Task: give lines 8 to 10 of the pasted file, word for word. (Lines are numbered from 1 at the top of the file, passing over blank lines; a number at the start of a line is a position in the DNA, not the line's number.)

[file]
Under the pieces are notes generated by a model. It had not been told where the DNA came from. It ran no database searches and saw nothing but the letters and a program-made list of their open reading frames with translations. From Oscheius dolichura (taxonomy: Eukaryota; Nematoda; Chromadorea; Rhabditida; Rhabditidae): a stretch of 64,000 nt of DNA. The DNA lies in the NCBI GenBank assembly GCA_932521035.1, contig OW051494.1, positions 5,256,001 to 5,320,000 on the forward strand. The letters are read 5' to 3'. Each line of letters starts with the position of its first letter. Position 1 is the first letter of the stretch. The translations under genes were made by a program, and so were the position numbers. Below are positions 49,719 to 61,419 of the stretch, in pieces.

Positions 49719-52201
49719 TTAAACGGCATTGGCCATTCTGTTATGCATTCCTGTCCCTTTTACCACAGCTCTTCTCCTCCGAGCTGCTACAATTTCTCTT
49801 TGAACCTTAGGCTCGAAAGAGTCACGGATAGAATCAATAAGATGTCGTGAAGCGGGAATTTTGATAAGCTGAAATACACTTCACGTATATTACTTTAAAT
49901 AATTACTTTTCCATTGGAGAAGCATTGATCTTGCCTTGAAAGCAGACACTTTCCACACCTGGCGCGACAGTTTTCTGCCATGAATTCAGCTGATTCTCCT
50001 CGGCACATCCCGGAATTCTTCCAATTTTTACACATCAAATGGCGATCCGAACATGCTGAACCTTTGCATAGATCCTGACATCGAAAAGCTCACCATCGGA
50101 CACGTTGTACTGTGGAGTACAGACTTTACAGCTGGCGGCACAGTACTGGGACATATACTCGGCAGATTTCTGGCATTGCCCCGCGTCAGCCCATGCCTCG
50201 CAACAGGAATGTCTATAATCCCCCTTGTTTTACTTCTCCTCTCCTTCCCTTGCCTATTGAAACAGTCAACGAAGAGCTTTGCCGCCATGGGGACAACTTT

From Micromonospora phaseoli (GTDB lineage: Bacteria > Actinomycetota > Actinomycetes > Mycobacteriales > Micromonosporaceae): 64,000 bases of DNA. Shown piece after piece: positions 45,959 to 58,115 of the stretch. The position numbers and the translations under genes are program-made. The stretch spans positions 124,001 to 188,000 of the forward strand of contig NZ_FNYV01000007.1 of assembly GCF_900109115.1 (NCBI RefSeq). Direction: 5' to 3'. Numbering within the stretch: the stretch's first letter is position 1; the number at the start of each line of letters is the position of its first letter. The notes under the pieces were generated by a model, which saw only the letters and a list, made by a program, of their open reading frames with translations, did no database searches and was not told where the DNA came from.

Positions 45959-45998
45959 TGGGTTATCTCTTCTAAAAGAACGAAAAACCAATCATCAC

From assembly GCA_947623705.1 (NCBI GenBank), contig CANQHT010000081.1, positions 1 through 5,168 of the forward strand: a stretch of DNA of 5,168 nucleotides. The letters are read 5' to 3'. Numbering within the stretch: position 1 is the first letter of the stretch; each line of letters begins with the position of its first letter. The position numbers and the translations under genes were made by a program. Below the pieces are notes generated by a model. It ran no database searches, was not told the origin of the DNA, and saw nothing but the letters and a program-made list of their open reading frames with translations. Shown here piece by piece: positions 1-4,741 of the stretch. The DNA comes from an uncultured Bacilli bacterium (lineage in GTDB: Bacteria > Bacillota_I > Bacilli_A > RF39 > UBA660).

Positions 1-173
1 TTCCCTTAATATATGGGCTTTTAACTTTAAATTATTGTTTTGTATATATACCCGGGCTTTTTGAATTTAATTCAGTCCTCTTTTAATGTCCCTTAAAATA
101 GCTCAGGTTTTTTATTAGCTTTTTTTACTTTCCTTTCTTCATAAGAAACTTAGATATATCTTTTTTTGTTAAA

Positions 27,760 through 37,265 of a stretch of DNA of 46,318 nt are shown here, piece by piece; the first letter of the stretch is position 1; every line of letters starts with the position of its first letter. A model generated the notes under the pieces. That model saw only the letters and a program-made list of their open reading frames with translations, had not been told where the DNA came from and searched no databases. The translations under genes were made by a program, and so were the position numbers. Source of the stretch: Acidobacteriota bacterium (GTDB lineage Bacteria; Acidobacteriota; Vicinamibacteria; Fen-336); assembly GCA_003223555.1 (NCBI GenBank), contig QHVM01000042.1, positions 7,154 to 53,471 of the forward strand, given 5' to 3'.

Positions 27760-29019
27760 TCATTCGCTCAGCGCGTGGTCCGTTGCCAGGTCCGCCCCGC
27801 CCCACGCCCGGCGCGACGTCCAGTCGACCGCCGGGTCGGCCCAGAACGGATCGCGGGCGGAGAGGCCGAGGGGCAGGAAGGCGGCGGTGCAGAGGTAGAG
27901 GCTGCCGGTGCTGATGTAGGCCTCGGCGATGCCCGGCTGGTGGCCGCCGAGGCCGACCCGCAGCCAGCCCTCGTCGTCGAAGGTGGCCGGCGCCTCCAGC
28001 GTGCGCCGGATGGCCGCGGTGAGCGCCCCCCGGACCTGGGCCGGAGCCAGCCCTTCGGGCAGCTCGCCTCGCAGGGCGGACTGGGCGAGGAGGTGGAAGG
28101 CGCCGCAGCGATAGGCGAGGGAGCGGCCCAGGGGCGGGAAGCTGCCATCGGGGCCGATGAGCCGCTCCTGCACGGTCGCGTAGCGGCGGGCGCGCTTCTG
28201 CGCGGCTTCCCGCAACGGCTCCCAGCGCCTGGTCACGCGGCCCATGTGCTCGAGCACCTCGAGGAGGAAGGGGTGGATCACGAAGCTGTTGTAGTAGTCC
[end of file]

50201 CAACAGGAATGTCTATAATCCCCCTTGTTTTACTTCTCCTCTCCTTCCCTTGCCTATTGAAACAGTCAACGAAGAGCTTTGCCGCCATGGGGACAACTTT

From Micromonospora phaseoli (GTDB lineage: Bacteria > Actinomycetota > Actinomycetes > Mycobacteriales > Micromonosporaceae): 64,000 bases of DNA. Shown piece after piece: positions 45,959 to 58,115 of the stretch. The position numbers and the translations under genes are program-made. The stretch spans positions 124,001 to 188,000 of the forward strand of contig NZ_FNYV01000007.1 of assembly GCF_900109115.1 (NCBI RefSeq). Direction: 5' to 3'. Numbering within the stretch: the stretch's first letter is position 1; the number at the start of each line of letters is the position of its first letter. The notes under the pieces were generated by a model, which saw only the letters and a list, made by a program, of their open reading frames with translations, did no database searches and was not told where the DNA came from.

Positions 45959-45998